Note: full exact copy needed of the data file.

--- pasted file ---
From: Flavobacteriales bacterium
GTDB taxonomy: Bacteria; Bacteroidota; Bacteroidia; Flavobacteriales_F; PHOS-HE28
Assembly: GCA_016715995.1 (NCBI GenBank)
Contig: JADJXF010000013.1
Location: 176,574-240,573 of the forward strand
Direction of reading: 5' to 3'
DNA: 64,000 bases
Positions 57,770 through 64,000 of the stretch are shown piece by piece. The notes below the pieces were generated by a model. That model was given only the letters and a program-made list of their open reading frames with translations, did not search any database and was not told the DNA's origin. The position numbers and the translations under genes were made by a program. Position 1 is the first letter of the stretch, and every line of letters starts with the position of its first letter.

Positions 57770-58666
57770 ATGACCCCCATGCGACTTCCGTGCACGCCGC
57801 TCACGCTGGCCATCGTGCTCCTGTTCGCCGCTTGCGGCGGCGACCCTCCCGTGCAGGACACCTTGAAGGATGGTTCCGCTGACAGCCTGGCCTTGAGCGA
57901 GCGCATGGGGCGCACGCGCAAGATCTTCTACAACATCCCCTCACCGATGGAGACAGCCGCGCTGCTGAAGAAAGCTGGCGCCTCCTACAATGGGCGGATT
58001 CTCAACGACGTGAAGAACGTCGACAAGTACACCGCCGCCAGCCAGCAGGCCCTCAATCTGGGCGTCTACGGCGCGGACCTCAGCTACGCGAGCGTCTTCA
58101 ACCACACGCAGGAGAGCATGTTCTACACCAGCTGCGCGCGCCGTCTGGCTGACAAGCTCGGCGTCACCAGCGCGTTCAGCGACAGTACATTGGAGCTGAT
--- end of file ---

From: Flavobacteriales bacterium
GTDB taxonomy: Bacteria; Bacteroidota; Bacteroidia; Flavobacteriales_F; PHOS-HE28
Assembly: GCA_016715995.1 (NCBI GenBank)
Contig: JADJXF010000013.1
Location: 176,574-240,573 of the forward strand
Direction of reading: 5' to 3'
DNA: 64,000 bases
Positions 57,770 through 64,000 of the stretch are shown piece by piece. The notes below the pieces were generated by a model. That model was given only the letters and a program-made list of their open reading frames with translations, did not search any database and was not told the DNA's origin. The position numbers and the translations under genes were made by a program. Position 1 is the first letter of the stretch, and every line of letters starts with the position of its first letter.

Positions 57770-58666
57770 ATGACCCCCATGCGACTTCCGTGCACGCCGC
57801 TCACGCTGGCCATCGTGCTCCTGTTCGCCGCTTGCGGCGGCGACCCTCCCGTGCAGGACACCTTGAAGGATGGTTCCGCTGACAGCCTGGCCTTGAGCGA
57901 GCGCATGGGGCGCACGCGCAAGATCTTCTACAACATCCCCTCACCGATGGAGACAGCCGCGCTGCTGAAGAAAGCTGGCGCCTCCTACAATGGGCGGATT
58001 CTCAACGACGTGAAGAACGTCGACAAGTACACCGCCGCCAGCCAGCAGGCCCTCAATCTGGGCGTCTACGGCGCGGACCTCAGCTACGCGAGCGTCTTCA
58101 ACCACACGCAGGAGAGCATGTTCTACACCAGCTGCGCGCGCCGTCTGGCTGACAAGCTCGGCGTCACCAGCGCGTTCAGCGACAGTACATTGGAGCTGAT